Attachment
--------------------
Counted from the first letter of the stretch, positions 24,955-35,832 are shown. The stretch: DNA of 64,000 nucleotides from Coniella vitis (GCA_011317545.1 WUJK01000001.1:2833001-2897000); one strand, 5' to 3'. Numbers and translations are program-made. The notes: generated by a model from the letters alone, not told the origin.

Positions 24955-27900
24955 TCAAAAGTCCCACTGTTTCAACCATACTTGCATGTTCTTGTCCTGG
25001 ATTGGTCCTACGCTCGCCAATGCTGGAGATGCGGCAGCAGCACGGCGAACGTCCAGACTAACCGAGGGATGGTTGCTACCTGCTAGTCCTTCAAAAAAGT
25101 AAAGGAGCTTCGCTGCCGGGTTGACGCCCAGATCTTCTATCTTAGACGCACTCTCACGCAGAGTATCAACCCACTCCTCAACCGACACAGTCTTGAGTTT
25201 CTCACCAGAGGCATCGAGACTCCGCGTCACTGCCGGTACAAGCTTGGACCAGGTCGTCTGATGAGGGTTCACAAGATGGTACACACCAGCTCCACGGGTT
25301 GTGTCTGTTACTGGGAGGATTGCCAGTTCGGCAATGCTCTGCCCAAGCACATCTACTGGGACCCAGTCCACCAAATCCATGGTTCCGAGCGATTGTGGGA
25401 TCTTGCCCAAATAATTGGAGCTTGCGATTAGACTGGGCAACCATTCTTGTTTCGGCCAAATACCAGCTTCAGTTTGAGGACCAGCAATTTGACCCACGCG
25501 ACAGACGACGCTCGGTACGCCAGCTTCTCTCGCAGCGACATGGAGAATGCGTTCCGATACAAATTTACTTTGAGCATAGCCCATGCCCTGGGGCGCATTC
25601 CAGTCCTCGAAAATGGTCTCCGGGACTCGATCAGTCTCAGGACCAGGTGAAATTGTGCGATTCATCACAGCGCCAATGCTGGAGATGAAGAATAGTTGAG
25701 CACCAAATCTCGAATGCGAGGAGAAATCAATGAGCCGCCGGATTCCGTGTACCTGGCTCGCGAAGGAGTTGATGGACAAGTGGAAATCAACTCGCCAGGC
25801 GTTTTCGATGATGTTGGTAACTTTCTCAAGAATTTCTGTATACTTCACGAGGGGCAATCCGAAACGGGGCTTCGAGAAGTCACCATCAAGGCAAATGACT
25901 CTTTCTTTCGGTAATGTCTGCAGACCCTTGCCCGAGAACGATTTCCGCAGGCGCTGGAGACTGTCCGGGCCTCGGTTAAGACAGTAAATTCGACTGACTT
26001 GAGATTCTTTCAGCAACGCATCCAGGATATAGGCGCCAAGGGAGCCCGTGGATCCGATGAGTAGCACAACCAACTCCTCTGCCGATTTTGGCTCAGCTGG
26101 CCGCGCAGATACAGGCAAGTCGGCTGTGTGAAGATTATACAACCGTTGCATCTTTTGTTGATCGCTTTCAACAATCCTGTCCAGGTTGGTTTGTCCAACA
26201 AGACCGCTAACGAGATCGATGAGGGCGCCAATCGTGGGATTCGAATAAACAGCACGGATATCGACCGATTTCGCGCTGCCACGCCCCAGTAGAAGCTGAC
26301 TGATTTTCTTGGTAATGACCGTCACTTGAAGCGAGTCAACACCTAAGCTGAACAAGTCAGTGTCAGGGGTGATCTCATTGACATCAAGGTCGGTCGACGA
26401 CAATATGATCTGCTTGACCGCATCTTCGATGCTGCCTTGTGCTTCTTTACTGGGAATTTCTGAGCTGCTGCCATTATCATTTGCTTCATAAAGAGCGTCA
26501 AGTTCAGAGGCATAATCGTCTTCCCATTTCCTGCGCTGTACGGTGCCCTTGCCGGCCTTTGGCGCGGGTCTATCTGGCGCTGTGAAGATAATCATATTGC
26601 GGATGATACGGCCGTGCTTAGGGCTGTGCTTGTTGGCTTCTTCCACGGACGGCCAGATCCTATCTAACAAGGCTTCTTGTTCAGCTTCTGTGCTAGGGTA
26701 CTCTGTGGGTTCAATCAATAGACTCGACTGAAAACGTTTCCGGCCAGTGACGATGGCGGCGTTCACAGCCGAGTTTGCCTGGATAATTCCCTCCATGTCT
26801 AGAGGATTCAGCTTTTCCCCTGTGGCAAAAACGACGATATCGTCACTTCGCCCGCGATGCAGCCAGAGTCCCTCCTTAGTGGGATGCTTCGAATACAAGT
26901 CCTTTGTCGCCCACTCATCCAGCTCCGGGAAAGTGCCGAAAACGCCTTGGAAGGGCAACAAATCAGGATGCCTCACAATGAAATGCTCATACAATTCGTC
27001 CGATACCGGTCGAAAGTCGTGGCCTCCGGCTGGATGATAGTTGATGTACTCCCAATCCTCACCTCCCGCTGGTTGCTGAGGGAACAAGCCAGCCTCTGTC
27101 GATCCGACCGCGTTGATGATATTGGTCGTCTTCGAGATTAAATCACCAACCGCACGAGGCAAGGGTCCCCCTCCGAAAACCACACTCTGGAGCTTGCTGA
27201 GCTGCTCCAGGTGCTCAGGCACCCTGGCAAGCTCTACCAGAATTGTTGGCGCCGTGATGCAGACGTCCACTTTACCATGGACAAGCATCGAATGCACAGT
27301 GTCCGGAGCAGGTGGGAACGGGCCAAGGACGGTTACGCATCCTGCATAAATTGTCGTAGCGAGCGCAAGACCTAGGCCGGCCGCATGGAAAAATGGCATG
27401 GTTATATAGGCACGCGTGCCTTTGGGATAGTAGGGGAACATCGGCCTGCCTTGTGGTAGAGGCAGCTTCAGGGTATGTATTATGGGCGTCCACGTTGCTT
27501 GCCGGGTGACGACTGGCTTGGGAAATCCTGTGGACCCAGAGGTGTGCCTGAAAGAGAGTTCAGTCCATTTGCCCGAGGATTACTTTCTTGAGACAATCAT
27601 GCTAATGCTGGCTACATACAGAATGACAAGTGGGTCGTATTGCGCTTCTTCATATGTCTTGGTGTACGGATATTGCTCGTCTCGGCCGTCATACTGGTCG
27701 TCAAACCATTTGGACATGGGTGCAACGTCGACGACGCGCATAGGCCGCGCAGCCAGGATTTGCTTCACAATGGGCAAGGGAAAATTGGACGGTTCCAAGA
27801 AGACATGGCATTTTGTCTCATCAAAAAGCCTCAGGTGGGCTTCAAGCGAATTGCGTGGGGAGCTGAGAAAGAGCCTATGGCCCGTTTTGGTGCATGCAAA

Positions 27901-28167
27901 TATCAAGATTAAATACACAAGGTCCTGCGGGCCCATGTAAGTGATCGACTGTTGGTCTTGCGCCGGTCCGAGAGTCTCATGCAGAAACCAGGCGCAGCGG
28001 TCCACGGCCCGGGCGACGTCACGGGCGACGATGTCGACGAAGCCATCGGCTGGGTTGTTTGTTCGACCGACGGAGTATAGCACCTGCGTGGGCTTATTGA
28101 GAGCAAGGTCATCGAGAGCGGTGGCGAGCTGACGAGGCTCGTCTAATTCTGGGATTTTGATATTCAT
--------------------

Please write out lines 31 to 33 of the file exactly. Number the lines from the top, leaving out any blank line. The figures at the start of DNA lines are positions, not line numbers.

27701 TCAAACCATTTGGACATGGGTGCAACGTCGACGACGCGCATAGGCCGCGCAGCCAGGATTTGCTTCACAATGGGCAAGGGAAAATTGGACGGTTCCAAGA
27801 AGACATGGCATTTTGTCTCATCAAAAAGCCTCAGGTGGGCTTCAAGCGAATTGCGTGGGGAGCTGAGAAAGAGCCTATGGCCCGTTTTGGTGCATGCAAA

Positions 27901-28167